Why Public History? An Example.
As you know, I use the moniker, Robert Redd Historian. It’s on my website, my Facebook page, my Twitter, my Instagram, my Pinterest, and my YouTube. OK, enough self-promotion there. Seriously, please click the links and feel free to give me a follow. I am generous in following back if the sites let me know you are there.
So, some of you may know I have a B.A. in American Studies and an M.A. in Public History. Just what is public history? That’s a fair question.
From the National Council on Public History, we get this definition; “public history describes the many and diverse ways in which history is put to work in the world. In this sense, it is history that is applied to real-world issues.”
Just who “does” public history? Again, a fair question and we’ll again turn to NCPH, “They call themselves historical consultants, museum professionals, government historians, archivists, oral historians, cultural resource managers, curators, film and media producers, historical interpreters, historic preservationists, policy advisers, local historians, and community activists, among many many other job descriptions. All share an interest and commitment to making history relevant and useful in the public sphere.”
Finally, how is public history used? Back to our friends at NCPH, “Although public historians can sometimes be teachers, public history is usually defined as history beyond the walls of the traditional classroom. It can include the myriad ways that history is consumed by the general public.”
So, we have a decent enough, but maybe not perfect, definition of public history. If I had to go back and choose from these quotes, I would make note of the last sentence, “…the myriad ways that history is consumed by the general public.”
Ultimately, as a public historian there are several key ingredients you must possess. The first is the field and study of history. The commitment to honesty, telling a full, complete, and unbiased story. While you may go into a story thinking you already know the outcome, that is often not the case. The public historian has to be willing to change their preconceived notions on a subject if the evidence leads them in that direction. This can make people, including sponsors, uncomfortable. As the American Historical Association states “Historians should practice their craft with integrity. They should honor the historical record. They should document their sources. They should acknowledge their debts to the work of other scholars. ”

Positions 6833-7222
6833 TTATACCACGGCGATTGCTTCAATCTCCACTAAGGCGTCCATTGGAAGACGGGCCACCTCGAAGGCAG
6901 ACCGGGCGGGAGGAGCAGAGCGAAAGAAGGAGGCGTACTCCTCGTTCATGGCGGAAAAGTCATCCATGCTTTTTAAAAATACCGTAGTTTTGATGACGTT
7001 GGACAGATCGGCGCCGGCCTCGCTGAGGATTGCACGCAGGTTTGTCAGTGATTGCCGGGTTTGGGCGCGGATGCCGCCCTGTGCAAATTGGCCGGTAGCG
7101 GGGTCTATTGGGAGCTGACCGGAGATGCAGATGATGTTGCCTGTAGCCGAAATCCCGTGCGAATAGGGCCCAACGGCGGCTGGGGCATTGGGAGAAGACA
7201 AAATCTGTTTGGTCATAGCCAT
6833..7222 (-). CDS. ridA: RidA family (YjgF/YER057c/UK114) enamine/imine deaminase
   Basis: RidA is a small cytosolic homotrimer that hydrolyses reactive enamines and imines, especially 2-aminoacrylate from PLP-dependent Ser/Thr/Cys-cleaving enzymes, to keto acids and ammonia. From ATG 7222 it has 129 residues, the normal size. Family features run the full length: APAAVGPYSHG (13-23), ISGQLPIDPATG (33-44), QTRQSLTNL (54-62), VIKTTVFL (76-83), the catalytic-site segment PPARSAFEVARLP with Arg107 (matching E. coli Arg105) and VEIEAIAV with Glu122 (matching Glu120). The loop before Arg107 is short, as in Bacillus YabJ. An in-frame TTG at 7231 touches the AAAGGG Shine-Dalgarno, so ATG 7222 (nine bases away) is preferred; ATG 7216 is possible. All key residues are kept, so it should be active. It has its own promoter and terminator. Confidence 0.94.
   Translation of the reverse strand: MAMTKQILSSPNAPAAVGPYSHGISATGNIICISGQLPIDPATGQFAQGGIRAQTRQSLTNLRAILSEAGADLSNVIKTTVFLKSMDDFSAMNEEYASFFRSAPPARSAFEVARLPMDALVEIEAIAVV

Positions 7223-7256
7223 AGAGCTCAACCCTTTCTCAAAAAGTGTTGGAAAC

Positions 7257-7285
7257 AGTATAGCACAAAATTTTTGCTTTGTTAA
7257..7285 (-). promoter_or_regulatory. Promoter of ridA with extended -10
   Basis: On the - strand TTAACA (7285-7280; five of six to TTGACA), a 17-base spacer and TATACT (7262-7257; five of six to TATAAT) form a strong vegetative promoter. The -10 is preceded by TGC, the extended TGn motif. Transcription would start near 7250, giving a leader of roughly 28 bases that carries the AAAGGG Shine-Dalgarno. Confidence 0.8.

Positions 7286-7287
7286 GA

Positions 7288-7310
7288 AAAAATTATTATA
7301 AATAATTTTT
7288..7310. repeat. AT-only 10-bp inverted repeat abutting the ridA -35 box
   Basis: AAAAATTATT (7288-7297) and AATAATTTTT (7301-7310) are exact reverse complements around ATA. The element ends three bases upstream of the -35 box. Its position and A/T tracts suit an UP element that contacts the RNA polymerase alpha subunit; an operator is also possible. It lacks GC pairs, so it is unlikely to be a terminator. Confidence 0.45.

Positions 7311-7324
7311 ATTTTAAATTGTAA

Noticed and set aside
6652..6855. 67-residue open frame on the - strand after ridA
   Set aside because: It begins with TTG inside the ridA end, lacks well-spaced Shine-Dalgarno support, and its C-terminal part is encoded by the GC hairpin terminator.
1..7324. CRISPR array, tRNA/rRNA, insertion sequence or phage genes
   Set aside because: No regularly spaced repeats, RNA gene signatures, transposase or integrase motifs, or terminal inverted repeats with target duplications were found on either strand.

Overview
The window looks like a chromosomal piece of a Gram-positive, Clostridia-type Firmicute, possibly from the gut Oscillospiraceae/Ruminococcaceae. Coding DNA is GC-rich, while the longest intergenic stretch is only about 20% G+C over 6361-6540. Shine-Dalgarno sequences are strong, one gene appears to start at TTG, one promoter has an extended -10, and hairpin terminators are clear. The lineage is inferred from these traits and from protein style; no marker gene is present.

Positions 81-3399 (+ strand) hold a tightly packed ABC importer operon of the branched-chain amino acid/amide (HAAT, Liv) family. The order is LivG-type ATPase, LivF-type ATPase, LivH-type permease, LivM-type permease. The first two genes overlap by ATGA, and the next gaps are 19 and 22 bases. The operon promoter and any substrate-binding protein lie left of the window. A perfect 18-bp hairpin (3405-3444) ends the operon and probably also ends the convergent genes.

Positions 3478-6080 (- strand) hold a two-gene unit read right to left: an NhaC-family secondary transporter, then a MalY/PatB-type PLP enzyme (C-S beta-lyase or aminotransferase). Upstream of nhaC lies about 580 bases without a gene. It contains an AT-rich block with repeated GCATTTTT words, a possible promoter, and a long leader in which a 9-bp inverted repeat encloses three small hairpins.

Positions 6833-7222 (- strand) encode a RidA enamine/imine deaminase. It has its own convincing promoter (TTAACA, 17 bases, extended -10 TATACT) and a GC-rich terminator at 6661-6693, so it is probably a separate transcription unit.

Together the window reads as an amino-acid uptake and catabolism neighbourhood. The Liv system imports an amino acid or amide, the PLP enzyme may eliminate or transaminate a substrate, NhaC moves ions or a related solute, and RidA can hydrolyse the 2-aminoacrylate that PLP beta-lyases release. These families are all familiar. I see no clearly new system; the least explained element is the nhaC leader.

A second important trait is the ability to understand your target audience. You must be able to relate to people. You must be able to talk AND listen. You must be able to work collaboratively. Even if your project is solo (or so you think), others are going to have input. If you are creating interpretive panels others are going to need to see them and provide input before the file is sent to production. If you are writing reports, editors will have input. If you are doing consulting work, those who hired you will want to review your work before it is released. You get the idea.
Finally, you need to be able to write in a manner that will make the public want to read what you are trying to get across. I love my academic friends, but often in reading a university press title, it is obvious it was written for an academic market with little consideration of public consumption. It’s too bad because the years of research that go into these books should be shared. OK, another fault with university press titles is that they can also be priced through the roof but that’s not the author’s fault.
If you have been to a national park and seen the panels there, or a battlefield with text panels near artillery you have seen what is most likely excellent public history. State and local parks often have excellent panels. Some parks will have booklets available for purchase at a nominal cost. These are often the work of staff historians, working with the public in mind.
Museums are another prime location for public history. Many museums are too text heavy for me, as the trend is often to move away from showing the real artifacts and instead “teach” visitors about subjects. Too often, these are exhibits that are full of long panels that do not take into consideration interest levels, attention spans, and time constraints of visitors.
Museums often are accused of being “revisionist,” whatever that might mean. I suppose if correcting false or incomplete narratives of the past makes one a “revisionist,” most public historians, when doing their job correctly, can proudly wear that label.
Online exhibits are becoming an excellent option and the public historian must know how to engage viewers quickly to keep them from clicking away. This takes skills in writing, technology, visual layout, and of course teamwork because there will be multiple experts working on such projects.